MRRF 17: A Working MakerBot Cupcake

The Midwest RepRap Festival is the best place to go if you want to see the latest in desktop 3D printing. This weekend, we saw full-color 3D printers, a printer with an infinite build volume, new extruders, a fantastic development in the pursuit of Open Source filament, and a whole bunch of D-bots. If you want the bleeding edge in 3D printing, you’re going to Goshen, Indiana.

Of course, it wasn’t always like this. In 2009, MakerBot released the Cupcake, a tiny printer that ushered in the era of democratized 3D printing. The Cupcake was a primitive machine, but it existed, it was open source, and it was cheap – under $500 if you bought it at the right time. This was the printer that brought customized plastic parts to the masses, and even today no hackerspace is complete without an unused Cupcake or Thing-O-Matic sitting in the corner.

The MakerBot Cupcake has not aged well. This should be expected for a technology that is advancing as quickly as 3D printing, but today it’s rare to see a working first generation MakerBot. Not only was the Cupcake limited by the technology available to hackers in 2009, there are some pretty poor design choices in these printers. There’s a reason that old plywood MakerBot in your hackerspace isn’t used anymore – it’s probably broken.

This year at MRRF, [Ryan Branch] of River City Labs brought out his space’s MakerBot Cupcake, serial number 1515 of 2,625 total Cupcakes ever made. He got his Cupcake to print a test cube. If you’re at all familiar with the Cupcake, yes, this is a hack. It’s a miracle these things ever worked in the first place.

This is the Cupcake in all her glory. This is where the revolution in consumer 3D printing started. This is a Gordian knot of belts and pullies, RS485 going through RJ45 connectors, huge stepper drivers, and an acrylic extruder that hasn’t yet cracked. This is a rare machine, but not because MakerBot made less than three thousand of them. There’s not much dust on it, the nichrome wire hotend still works, and all the electronics work.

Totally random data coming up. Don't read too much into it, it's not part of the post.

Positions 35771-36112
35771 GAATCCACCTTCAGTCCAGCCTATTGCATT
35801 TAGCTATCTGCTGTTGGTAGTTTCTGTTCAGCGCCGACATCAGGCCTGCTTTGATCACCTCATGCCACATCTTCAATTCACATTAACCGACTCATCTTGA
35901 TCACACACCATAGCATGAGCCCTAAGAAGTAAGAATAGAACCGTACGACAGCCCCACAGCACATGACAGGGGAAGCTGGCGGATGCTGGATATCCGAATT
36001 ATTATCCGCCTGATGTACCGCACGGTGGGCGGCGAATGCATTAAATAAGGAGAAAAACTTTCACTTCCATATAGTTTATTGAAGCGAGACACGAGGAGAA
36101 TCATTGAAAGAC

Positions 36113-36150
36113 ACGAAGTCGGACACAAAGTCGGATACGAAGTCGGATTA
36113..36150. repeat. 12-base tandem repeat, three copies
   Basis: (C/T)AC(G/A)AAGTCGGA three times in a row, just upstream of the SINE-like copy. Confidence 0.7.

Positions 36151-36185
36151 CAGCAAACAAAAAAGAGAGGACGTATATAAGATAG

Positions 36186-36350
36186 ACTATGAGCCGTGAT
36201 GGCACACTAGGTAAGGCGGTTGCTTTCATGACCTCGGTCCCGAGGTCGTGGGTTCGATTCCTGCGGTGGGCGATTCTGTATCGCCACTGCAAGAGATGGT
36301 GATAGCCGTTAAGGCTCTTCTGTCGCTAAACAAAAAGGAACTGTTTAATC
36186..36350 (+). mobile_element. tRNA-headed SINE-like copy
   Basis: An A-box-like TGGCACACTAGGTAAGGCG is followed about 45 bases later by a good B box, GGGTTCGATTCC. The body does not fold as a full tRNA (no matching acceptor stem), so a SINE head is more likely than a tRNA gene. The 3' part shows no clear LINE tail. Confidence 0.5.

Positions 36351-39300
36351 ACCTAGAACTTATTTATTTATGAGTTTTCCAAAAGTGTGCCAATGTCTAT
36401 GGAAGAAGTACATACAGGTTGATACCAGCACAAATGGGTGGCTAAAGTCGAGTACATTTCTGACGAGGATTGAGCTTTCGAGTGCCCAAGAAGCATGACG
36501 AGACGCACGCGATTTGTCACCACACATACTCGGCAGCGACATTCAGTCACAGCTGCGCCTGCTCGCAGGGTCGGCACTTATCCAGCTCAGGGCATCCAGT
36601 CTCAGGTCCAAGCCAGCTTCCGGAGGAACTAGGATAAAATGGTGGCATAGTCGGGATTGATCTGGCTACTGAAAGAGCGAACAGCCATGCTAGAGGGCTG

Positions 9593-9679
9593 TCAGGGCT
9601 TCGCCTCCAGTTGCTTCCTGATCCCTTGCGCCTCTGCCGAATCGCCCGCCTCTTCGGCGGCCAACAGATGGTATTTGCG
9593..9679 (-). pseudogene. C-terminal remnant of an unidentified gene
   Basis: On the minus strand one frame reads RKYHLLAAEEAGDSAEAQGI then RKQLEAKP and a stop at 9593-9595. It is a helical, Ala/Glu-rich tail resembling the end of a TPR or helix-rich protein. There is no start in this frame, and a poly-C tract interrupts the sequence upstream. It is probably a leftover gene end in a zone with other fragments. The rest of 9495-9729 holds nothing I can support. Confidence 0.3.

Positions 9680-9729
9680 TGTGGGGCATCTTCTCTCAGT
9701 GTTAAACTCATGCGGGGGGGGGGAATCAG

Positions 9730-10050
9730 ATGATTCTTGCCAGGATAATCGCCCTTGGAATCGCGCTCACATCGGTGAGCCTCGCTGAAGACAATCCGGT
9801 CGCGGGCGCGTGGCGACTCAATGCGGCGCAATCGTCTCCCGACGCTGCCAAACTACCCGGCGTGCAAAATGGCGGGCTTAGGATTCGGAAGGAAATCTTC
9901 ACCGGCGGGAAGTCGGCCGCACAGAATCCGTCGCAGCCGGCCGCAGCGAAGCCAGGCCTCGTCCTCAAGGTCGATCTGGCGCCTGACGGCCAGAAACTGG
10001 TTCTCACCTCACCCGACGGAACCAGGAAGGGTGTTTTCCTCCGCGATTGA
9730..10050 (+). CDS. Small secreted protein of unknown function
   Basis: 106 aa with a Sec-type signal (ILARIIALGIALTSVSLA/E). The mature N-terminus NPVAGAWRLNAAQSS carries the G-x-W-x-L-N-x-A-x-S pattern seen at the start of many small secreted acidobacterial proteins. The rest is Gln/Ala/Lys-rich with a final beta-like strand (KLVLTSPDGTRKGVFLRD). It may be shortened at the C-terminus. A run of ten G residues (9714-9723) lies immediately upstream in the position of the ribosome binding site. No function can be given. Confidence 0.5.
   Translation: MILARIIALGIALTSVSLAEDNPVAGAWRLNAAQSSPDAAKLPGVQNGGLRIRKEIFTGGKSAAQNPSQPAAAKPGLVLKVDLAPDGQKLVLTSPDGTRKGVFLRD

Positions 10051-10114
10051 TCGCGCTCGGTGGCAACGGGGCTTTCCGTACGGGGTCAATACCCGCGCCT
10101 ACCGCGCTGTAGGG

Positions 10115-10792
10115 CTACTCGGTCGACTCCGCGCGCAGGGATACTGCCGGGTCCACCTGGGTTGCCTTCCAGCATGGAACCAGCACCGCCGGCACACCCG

Seeing this Cupcake in action was one of the highlights of my weekend at MRRF. I have seen a not insignificant fraction of all Cupcakes ever made (p > 0.05), and not a single one of them were operational. This is the first time I’ve ever seen one working. Was it working well? No, but that’s not the point. It’s the 3D printing equivalent of retrocomputing, and it’s glorious.

Over the course of the weekend, [Ryan] was able to get his Cupcake working for one print – a small test cube. How did this test cube turn out? You be the judge:

In short, this is a terrible print. This is what we had back in the day, kids.

23 thoughts on “MRRF 17: A Working MakerBot Cupcake

  1. My Cupcake ran really well all things considered. I replaced many of the parts with alternatives though. Only reason I stopped using it was I moved onto a RepRap Mendel.